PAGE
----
Reeve and his instructor staff were all very helpful, courteous and professional. Their real-world examples of the course content are what made the information stick for me. I wouldn’t hesitate taking another class with them in the future.

Visit onPoint Tactical at

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  • Selous

    In the above pics of the locks and cuffs, what is the purpose of the wood uprights? (top middle and top left corner)

    • Selous,

      Those wooden blocks are made to hold lock cylinders while practicing lock picking. It’s more realistic to have the cylinder mounted than holding it in your hand.
      Thanks for the question!

      ~ Bryan

    • Thanks for the quote source!

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  • Great review! And, thanks for all the tips which will help me to be a safer person. Now, to just put this stuff into practice…

    • Thanks Shorty, glad you found the review useful. Train like you fight!

      ~ Bryan

  • Thanks for this info, I’m sure everyone would be better off if they just took same basic class or something. It’s always better to be prepared than think that we will “rise to the occasion.” I forget who said it but you don’t rise to the occasion, you fall to the level of your training.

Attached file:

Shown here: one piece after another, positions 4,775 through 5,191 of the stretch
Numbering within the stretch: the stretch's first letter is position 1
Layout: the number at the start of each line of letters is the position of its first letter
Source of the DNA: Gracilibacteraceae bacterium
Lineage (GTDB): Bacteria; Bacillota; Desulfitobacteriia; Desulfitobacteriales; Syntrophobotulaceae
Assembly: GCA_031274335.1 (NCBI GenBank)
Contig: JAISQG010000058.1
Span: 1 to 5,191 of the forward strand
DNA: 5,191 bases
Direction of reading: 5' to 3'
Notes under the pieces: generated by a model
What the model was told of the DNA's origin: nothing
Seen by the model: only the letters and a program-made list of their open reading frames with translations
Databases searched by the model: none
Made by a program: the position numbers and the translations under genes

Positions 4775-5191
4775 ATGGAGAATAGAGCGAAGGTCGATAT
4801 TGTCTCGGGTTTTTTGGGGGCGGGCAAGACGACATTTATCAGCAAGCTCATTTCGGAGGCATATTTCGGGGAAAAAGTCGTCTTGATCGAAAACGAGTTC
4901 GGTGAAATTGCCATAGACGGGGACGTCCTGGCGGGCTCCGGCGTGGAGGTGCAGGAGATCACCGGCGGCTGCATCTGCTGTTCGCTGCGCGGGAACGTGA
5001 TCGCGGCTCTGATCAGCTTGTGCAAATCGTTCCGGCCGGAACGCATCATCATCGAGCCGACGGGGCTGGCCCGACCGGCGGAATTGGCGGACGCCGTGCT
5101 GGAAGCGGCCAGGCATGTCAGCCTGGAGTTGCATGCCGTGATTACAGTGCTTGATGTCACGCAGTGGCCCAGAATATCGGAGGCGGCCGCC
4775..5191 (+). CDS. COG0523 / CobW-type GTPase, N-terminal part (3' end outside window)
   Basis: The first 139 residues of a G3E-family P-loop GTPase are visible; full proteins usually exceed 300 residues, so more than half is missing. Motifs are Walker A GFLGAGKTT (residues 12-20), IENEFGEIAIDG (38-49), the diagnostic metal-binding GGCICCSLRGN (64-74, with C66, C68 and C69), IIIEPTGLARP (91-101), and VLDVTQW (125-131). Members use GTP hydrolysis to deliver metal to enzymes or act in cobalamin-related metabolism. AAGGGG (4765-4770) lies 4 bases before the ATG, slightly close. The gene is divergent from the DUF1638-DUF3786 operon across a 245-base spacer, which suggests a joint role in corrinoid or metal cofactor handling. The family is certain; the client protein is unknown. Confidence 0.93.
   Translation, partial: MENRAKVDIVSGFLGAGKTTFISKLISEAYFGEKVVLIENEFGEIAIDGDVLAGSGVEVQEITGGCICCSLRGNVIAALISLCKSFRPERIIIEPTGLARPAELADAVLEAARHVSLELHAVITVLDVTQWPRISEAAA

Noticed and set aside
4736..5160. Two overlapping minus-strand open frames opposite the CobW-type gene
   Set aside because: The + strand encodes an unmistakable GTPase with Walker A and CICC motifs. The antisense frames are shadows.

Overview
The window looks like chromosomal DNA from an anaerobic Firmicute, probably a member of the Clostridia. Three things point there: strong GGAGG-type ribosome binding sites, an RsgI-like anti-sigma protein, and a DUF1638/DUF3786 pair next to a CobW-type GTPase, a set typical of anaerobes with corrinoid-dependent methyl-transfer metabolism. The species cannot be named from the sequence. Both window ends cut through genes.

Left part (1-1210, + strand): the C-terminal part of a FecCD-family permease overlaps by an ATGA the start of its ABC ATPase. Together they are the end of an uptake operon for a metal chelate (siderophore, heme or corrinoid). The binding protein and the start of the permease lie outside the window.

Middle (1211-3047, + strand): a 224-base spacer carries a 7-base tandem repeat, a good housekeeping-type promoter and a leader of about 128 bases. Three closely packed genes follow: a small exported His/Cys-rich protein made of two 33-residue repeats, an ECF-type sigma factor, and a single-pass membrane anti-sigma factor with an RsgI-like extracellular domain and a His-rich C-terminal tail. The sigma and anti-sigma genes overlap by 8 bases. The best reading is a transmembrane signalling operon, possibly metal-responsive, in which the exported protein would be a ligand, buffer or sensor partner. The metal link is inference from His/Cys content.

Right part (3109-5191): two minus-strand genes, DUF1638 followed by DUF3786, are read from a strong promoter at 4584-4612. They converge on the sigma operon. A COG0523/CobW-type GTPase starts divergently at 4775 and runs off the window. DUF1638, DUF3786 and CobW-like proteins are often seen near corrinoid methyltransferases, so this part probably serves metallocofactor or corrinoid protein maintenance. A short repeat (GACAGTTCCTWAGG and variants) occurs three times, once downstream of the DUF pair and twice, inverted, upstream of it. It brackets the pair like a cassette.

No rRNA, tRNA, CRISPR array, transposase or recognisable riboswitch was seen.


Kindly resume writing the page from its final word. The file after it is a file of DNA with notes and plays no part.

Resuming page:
• Mike,

      I would highly recommend this class to anyone, Military, Law Enforcement, Firefighters, Government Employees, and every civilian. The real world examples of the disaster in New Orleans given in class made me realize why EVERYONE needs this kind of training. We had everyone I just mentioned in the class, and there wasn’t anyone who didn’t learn something great.

      Here’s that quote… It’s one of my favorites.
      “We don’t rise to the level of our expectations, we fall to the level of our training.”
      -Archilochus, Greek Soldier, Poet, c. 650 BC

      Thanks for the comment,

  • Jac

    One of the more interesting article that I’ve read here! Congrats!

    • Jac,

      Thanks! Glad you like the article.

      ~ Bryan

  • Larry Rocha

    I’ve been checking onPoint out for a while and have been waiting for some courses closer to home. But with your review I will have to stop waiting. One of the most useful posts I have seen here.

    Keep it up!

    • Larry,

      Thanks for your kind words. I’m glad you’ve enjoyed the article, and are considering taking the course.

      ~ Bryan

  • Brian


    Great review. I was also a part of the class and I thought it was a great experience.



    • Brian,

      Glad you feel the same about the class. One of the best I’ve ever attended!


  • Connor

    good recap!

    and yea, the cd’s we originally were the culprit. Later

    • Connor,

      Thanks for the comment! I figured those CDs were bad, couldn’t have been a Mac LOL


  • this type of intensive training is something i have never considered.

    thank you for this post and creating an awareness!!

    • Trublubyu,

      Thanks for the comment, and we’re glad you found the post useful and informative!

  • CJ

    Hi Bryan,

    If anyone is interested in some of the classes offered by onPoint you know my number, I am always availiable to former students and always need a good HK for the next class.